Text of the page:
Managing Vertebrate Pests: Feral Pigs

Australia’s feral pigs were introduced from Europe and Asia and are now widespread across much of eastern and northern Australia. Feral pigs are a complex management problem, for they are both an agricultural and environmental pest and a commercial resource, providing income to those who harvest them for sale. Feral pigs prey on lambs, eat crops, damage pasture and may also affect native plants and animals through selective feeding, tramping and rooting. Feral pigs could also be a major vector for exotic diseases such as foot and mouth disease, should such diseases enter Australia.

Managing Vertebrate Pests: Feral Pigs is the first book to provide a comprehensive review of the history and biology of feral pigs in Australia, the damage they cause, and community attitudes to feral pig management. Key strategies for successful feral pig control are recommended by the authors, who are scientific experts in pig management. The strategies are illustrated by case studies. Managing Vertebrate Pests: Feral Pigs is an essential guide for policy makers, farmers, conservation reserve managers and all those interested in feral pig management.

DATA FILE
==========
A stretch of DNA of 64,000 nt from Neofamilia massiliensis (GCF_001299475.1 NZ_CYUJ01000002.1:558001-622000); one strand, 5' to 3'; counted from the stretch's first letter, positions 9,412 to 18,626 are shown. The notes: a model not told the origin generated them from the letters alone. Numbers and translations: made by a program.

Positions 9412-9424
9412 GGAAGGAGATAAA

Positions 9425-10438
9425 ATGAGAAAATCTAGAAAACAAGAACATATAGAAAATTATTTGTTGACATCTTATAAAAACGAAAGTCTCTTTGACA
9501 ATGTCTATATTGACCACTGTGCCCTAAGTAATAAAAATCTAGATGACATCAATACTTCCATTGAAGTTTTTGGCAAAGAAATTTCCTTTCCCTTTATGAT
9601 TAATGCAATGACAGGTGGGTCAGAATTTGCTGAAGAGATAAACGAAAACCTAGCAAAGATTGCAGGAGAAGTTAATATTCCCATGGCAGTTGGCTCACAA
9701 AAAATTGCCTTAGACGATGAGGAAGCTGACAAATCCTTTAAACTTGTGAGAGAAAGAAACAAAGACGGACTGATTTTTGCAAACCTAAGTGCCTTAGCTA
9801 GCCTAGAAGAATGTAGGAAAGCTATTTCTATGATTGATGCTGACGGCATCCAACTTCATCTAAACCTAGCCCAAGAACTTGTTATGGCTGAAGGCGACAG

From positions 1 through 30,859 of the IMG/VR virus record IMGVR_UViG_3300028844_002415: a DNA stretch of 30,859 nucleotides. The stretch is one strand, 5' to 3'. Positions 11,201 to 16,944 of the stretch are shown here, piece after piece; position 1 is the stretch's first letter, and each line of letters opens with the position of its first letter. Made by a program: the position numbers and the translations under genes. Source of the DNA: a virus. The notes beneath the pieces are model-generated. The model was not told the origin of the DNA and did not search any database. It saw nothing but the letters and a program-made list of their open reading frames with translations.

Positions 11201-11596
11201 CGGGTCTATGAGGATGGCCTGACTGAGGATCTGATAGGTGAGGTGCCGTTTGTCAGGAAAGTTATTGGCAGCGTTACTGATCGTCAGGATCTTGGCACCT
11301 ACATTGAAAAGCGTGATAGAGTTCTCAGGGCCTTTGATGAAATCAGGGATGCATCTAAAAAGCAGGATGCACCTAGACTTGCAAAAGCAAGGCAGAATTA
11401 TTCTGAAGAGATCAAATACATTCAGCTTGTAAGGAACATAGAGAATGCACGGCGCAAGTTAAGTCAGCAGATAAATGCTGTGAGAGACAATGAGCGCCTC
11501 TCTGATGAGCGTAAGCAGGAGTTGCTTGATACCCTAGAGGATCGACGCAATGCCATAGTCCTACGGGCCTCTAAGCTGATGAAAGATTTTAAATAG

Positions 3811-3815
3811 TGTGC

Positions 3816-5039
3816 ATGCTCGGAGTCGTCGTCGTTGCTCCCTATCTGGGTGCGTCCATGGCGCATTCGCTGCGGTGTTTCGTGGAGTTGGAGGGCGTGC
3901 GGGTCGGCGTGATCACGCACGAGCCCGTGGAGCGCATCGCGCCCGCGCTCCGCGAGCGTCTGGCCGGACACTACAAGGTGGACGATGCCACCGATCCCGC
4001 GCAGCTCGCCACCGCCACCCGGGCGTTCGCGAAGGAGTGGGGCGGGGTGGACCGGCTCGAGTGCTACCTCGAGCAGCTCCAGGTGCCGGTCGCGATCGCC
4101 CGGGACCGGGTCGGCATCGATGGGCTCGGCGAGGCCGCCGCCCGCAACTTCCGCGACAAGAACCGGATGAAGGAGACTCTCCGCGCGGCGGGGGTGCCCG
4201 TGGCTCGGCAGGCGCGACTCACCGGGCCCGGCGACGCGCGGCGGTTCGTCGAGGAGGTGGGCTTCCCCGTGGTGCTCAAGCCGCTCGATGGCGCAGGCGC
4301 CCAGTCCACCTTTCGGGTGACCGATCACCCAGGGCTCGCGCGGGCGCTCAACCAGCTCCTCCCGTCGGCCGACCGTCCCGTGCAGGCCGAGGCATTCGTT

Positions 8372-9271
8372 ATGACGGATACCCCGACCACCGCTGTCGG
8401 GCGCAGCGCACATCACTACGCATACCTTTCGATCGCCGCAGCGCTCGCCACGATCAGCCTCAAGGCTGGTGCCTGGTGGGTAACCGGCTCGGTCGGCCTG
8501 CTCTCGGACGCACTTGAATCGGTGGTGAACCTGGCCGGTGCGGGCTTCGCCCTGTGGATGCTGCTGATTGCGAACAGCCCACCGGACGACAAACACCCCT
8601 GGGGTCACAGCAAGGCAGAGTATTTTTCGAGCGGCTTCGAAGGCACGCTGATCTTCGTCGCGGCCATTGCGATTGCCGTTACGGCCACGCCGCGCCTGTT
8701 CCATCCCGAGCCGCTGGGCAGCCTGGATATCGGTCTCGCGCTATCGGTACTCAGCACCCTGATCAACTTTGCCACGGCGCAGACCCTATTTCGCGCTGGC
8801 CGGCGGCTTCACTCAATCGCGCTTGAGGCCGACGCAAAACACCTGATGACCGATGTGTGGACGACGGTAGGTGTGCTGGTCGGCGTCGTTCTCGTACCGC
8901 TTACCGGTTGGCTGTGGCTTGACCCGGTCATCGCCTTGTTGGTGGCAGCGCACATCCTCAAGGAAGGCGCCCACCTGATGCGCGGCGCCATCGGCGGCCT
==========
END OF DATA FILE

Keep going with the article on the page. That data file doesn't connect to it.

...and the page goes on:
AuthorChoquenot, D., McIlroy, J. and Korn, T
Datenull
Year1996
Place publishedCity
PublisherBureau of Rural Sciences
InstitutionBureau of Rural Sciences
Pages163
NotesNotes
RegionAustralia - national
Documents

Managing vertebrate pests: feral pigs [PDF download]